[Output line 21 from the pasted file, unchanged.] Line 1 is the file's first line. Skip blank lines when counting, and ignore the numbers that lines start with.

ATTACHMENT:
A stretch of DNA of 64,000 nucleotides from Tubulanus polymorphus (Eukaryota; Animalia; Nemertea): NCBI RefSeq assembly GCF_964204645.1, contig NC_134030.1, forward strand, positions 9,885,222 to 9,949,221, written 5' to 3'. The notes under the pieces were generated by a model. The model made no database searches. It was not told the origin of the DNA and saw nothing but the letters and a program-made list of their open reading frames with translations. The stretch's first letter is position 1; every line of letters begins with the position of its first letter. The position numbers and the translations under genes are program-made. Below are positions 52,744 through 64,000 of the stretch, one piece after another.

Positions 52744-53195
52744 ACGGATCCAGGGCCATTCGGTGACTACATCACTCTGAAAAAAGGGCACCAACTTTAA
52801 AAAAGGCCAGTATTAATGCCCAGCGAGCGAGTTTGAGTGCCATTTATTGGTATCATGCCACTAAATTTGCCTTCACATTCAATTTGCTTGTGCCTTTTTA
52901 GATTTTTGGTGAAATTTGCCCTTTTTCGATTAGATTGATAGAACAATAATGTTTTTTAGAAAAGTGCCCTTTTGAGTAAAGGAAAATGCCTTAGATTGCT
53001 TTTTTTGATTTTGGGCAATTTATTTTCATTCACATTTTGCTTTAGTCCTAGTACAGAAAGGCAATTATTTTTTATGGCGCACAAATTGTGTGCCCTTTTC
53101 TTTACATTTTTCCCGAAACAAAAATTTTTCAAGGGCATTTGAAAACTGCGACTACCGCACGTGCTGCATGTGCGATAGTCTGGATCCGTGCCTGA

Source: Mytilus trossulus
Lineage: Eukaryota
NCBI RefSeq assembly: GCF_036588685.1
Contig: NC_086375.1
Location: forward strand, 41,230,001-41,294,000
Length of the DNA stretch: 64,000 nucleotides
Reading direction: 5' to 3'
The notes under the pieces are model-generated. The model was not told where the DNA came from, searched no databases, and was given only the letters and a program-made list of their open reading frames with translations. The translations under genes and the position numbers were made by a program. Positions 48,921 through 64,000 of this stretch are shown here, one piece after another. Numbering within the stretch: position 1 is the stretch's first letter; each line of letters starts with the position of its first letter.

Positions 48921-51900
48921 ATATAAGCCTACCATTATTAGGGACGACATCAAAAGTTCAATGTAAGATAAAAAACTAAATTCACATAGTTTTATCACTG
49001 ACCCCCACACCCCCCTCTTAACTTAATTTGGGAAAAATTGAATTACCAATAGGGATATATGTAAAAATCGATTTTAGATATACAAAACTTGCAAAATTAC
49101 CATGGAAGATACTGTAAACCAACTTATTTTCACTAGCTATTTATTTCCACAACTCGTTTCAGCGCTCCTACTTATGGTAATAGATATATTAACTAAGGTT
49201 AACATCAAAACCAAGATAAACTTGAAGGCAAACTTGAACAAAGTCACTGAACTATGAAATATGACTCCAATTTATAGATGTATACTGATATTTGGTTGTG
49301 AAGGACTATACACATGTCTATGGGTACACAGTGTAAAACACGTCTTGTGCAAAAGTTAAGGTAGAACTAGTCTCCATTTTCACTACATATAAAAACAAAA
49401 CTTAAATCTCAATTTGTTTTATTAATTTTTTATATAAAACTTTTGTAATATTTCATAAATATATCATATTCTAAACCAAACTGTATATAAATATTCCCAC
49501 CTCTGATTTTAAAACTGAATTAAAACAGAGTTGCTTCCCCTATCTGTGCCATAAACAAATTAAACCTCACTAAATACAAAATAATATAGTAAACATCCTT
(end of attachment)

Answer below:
49301 AAGGACTATACACATGTCTATGGGTACACAGTGTAAAACACGTCTTGTGCAAAAGTTAAGGTAGAACTAGTCTCCATTTTCACTACATATAAAAACAAAA